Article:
Andrew M. Boxer, AM83, PhD90, assistant professor
of psychiatry and director of the U of Cs Evelyn Hooker Center
for Gay and Lesbian Mental Health, died of lung cancer January 13.
He was 46. Boxer studied adolescent mental-health issues, particularly
the social, sexual, and psychological challenges facing homosexual
youths. With Gilbert Herdt, he wrote the 1993 book, Children
of Horizons: How Gay and Lesbian Youth Are Leading a New Way Out
of the Closet. On the board of Horizons Community Services,
he posthumously received the groups 1999 Humans First Award.
Survivors include his partner, Monte Hetland; his mother; and two
Henrietta M. Herbolsheimer, SB36, MD38, associate
professor emerita at the Pritzker School of Medicine, died March
22 in Chicago at age 86. Herbolsheimer worked at the Illinois Department
of Health for ten years before joining the U of C in 1951. She was
director of student health at University Hospitals from 1955 to
1964. Retiring in 1980 to direct the Chicago Health Departments
adult health and occupational medicine programs, she received the
Benjamin Rush Award from the American Medical Association in 1985.
Survivors include a sister, Catherine Herbolsheimer Hoobler,
Daniel J. Pachman, former instructor of pediatrics at the
Pritzker School of Medicine, died March 20 in Chicago at age 87.
Pachman taught at Pritzker from 1937 to 1940 after interning at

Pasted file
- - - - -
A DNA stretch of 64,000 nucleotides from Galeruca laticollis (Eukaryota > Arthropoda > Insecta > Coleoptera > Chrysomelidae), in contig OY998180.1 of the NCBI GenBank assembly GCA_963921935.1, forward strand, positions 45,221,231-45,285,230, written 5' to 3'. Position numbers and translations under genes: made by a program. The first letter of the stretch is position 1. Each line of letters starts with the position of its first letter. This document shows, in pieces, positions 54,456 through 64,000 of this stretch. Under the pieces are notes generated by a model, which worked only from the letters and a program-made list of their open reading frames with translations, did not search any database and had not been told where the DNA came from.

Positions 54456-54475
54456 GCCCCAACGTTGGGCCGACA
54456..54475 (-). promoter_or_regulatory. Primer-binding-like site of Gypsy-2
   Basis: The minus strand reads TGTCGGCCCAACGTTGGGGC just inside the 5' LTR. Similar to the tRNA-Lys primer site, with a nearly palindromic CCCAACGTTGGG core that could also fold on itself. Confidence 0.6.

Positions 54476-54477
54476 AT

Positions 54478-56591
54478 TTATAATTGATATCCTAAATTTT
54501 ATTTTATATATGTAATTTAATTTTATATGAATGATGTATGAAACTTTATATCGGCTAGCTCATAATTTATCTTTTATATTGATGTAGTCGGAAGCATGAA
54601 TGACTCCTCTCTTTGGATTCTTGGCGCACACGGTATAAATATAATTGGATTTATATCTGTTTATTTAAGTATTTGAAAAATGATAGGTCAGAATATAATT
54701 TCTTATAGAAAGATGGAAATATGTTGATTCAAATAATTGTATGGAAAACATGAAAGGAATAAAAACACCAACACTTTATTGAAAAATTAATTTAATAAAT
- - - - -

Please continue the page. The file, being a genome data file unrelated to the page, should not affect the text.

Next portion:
the U of C. A WWII veteran, he chaired pediatric departments at
several Chicago-area hospitals and taught at local medical schools.
He is survived by his wife, Vivian; two daughters, Lauren M.
Pachman, MD61, and Grace Pachman Allison, MAT69,
JD79; and three grandchildren.
James W. Ryan, associate professor of clinical radiology
and medicine, died February 2 of cancer in Chicago. He was 64. An
expert in detection of cancer regrowth, Ryan wrote some 30 articles
and book chapters and was a founding member of the American Society
of Nuclear Cardiology. The retired Army Reserves colonel served
in Panama in the 1960s and earned a Bronze Star in the Persian Gulf.
He had been chief of nuclear medicine at the Veterans Administration
Hospital in Fort Howard, MD, and taught at the University of Maryland
Hospital before coming to the U of C in 1978. Ryan is survived by
his wife, Diana, and a sister.
Fritz Schlenk, former professor of biochemistry, died July
6, 1998, in Downers Grove, IL, at age 88. Schlenk was on the faculty
at Chicago and a research associate at Argonne National Laboratory
from 1954 to 1974, later joining the University of Illinois at Chicago.
He specialized in the study of transamination, an enzyme reaction
that indicates tissue damage to the heart and liver after a heart
attack or organ failure. He retired in 1985. Survivors include his
wife, Tilde; a daughter; a brother; and a grandson.
Winfield S. Smith, a former lecturer at the Graduate School
of Business, died February 12 in Hyde Park at age 75. Smith was
an economist for the Federal Reserve Bank before joining the GSBwhere
he also was associate editor of the Journal of Businessin
1959. He retired in 1976. A lover of Gilbert & Sullivan, he
was president, technical director, and producer of Hyde Parks
Gilbert & Sullivan Opera Company. Survivors include a son, a
daughter, a half-brother, and a half-sister.
Jack Tanzman, X45, former assistant professor of
social work, died February 24 in Phoenix at age 83. Tanzman was
a psychiatric social worker at Great Lakes Naval Hospital before
teaching at Chicago during the 1950s. He also had a private practice
in social work. He is survived by his wife, Mary Tanzman,
AM63; a son; a daughter; two brothers; a sister; and two grandchildren.